Greek yogurt isn’t a passing fad
Greek yogurt isn’t a passing fad
New York has quadrupled its Greek yogurt production since 2008.
by Amanda Smith, Hoard’s Dairyman Associate Editor
Greek yogurt. It’s what gave New York the push it needed to pass California as the top yogurt producing state in the nation. Last year, California represented 13 percent of U.S. yogurt production. Meanwhile, New York accounted for almost 16 percent.
The switching of the ranks in 2012 went hand-in-hand with the growth of Greek yogurt consumption and New York’s leading production of this product. This data comes from a dairy markets and policy research paper from Robert Boynton and Andrew Novakovic at Cornell University (http://dairy.wisc.edu/PubPod/Pubs/RP13-01.pdf).
But, who’s going Greek, what do they want, and does it come at a cost to other products?
Data from last fall indicate that retail yogurt sales occur primarily in grocery stores (two-thirds of all retail sales). Almost all of the remaining third is accounted for in drug store sales. IRI InfoScan data show that 83 percent of U.S. households bought some kind of yogurt in 2012.
Last year, adult males represented 25 percent of total in-home yogurt consumption. Women represented 52 percent, with children and teenagers the balance. This data also shows that low-fat and nonfat yogurts are the most preferred, representing 90 to 95 percent of all yogurt sales.
Greek products have shown phenomenal growth. In 2012, Greek yogurt sales were 34 percent of total yogurt dollars and 22.5 percent of total yogurt volume sales. As recently as 2009, Greek sales by volume were only 2 percent of total yogurt sales. From 2011 to 2012, non-Greek yogurt fell 10 percent by volume while Greek volume rose 71 percent in the same time period.
Shortly after the boom, market analysis indicated that sales were primarily from two types of consumers: women who were already yogurt eaters and men who saw Greek yogurt as a new sports nutrition product. These men were new consumers who were substituting Greek yogurt for other protein supplements.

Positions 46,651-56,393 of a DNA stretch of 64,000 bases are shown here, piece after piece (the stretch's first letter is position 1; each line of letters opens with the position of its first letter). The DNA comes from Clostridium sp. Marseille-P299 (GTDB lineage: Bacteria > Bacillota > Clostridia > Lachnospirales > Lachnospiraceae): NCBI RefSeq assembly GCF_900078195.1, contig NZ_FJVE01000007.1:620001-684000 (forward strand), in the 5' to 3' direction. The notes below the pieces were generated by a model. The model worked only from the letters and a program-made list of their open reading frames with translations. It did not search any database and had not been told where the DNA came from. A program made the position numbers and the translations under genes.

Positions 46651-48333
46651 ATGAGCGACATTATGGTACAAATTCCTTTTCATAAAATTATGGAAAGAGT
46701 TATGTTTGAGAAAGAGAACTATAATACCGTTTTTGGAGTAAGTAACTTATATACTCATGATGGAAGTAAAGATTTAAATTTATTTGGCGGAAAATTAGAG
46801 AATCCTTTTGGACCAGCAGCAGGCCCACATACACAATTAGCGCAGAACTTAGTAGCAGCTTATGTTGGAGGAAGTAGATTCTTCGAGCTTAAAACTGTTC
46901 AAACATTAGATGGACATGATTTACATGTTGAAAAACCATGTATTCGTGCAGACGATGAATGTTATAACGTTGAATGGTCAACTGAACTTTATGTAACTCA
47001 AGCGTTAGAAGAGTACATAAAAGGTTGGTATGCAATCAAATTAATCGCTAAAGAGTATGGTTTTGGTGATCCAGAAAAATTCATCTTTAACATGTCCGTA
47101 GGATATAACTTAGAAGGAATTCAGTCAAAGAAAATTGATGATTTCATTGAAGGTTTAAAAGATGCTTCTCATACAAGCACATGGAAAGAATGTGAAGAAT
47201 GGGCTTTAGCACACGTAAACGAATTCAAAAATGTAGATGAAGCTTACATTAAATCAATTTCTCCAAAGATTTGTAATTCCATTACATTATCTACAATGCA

In both of these cases, there is a cannibalization of dairy product sales. It is likely that newer Greek products increased the overall usage of milk. But the product is often touted as a substitute for sour cream, buttermilk, cream or other cooking uses.
It is likely, that Greek yogurt will become an enduring part of the U.S. food landscape. Yet, per capita consumption of yogurt in the U.S. falls well behind that of Europe. USDA estimates that per capita consumption of yogurt in the U.S. has risen from 2 pounds in 1975 to about 14 pounds today. This still remains well below the 60 pounds consumed in Germany and France, as well as the 20 pounds consumed in Canada. US per capita spending on all yogurt was $21.10 while in Europe that figure was $41.
The author is an associate editor and an animal science graduate of Cornell University. Smith covers feeding, milk quality and heads up the World Dairy Expo Supplement. She grew up on a Medina, N.Y., dairy, and interned at a 1,700-cow western New York dairy, a large New York calf and heifer farm, and studied in New Zealand for one semester.
Click to subscribe to the HD Notebook RSS.
Join us for the next webinar
Gary Sipiorski will give you advice in the “Farm financial business checkup” webinar at noon (Central time) on Monday, November 11. Similar to highly recommended annual doctor checkups, the sooner a problem is found, the better the cure. How about the vet who stops regularly? Herd health and pregnancy checking is critical. Remember good farm financial blood runs “green.” The November webinar is sponsored by Danisco Animal Nutrition (www.animalnutrition.dupont.com). Register at www.hoards.com/webinars.